Deposit Protection Law – A Guide For Students
Most students will already know that when renting accommodation from a private landlord there is a deposit to be paid. This money is held as security against any obligations which you fail to meet in regards to the rental agreement which you read and sign. The money you give to your landlord should be placed in a Tenancy Deposit Protection scheme (TDP), this needs to be a recognised scheme and it should be done so within 14 days of the landlord receiving the money. An official, recognised scheme will ensure that you get the deposit back at the end of the tenancy if you have not damaged the property and where you have paid the rent in full.
What Types Of Deposit Scheme Are There?
If you are living in England or Wales, the landlord can select one the following three schemes to pay your deposit into:
Deposit Protection Service
Tenancy Deposit Scheme
The Financial Conduct Authority regulates the three schemes listed above, ensuring that whichever scheme your landlord opts for, you won’t lose out and you’ll be compensated if the scheme goes bust. If you’re renting in Scotland or Northern Ireland there are TDP schemes but their rules vary slightly to the ones in England and Wales.
Obligations For Your Landlord
Having received your deposit, under the TDP scheme, your landlord has a list of things which they must confirm within 28 days.
Address of the property you intend to rent
Your deposit value
Details for the TDP chosen
Details of the dispute resolution service
Their own contact details and name
Reasons why they might keep your deposit
Procedure for you to get your deposit back
Steps you must take at the end of your tenancy if you cannot contact the landlord
Steps to take in the event of you disputing the landlord’s decision to keep some or part of your deposit
Some landlords will use an agent, if this is the case then the agent must put your deposit into a scheme within the 14 days and present you with the above information within the 28 days.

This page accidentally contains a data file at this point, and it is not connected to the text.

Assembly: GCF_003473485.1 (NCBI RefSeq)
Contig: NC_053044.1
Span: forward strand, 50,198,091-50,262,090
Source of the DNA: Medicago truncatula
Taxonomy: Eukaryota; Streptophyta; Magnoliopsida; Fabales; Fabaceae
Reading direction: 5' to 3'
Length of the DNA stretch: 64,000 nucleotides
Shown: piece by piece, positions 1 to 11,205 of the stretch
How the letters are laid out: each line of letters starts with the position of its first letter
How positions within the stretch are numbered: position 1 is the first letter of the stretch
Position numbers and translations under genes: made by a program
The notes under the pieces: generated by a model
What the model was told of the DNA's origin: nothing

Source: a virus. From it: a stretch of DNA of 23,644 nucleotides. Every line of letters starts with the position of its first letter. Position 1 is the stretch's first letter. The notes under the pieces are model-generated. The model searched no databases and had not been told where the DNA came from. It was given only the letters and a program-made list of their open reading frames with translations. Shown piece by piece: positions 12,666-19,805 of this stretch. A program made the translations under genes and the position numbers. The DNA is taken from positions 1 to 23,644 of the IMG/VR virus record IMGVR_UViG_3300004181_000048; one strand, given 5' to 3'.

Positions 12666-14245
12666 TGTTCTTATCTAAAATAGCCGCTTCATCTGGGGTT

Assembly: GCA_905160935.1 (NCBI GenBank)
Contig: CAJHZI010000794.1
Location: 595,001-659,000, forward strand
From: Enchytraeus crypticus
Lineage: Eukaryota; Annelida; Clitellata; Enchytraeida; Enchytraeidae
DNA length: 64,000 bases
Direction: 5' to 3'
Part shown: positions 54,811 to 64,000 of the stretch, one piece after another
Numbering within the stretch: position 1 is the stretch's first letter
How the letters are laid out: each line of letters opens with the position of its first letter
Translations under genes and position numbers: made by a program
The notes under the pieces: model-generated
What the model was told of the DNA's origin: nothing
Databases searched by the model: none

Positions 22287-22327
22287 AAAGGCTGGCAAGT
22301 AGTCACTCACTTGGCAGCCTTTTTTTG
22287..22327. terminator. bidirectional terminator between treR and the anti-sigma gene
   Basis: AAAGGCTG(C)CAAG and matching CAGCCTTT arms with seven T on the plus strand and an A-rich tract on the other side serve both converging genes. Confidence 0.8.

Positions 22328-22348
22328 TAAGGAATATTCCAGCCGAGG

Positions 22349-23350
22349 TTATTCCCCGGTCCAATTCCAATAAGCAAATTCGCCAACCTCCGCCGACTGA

What Are My Rights As A Tenant?
You can take your landlord to court if they, or their agent, doesn’t take care of the above obligations. Before this happens however, you must write to your landlord to give them the opportunity to supply the information.
At the end of your tenancy your landlord or their agent should present a letter to you within 10 days to provide details of whether they will be returning all, some or none of your deposit and the reasons why. You can dispute their decision and your deposit will be protected by the TDP until a resolution has been reached.
How Is A Dispute Resolved?
Attempts must be made to resolve the dispute with your landlord yourself initially. If this fails you must request the TDP look into the case, where you have made reasonable attempts to resolve the issue, your case will be forwarded on without charge. An independent adjudicator will then look into the case, weigh up the evidence and arguments before deciding on what should be paid to whom. You can take your case to court personally but this would be done at your own expense.
Here at Simply Storage we provide storage options for students when living in rented accommodation in Surbiton, Wimbledon and Worcester Park. Whether you’re going on a gap year or returning home for the holidays, your possessions will be kept secure in high quality facilities until needed. Contact us today for more information and our team will be happy to help you select the best storage option for your requirements.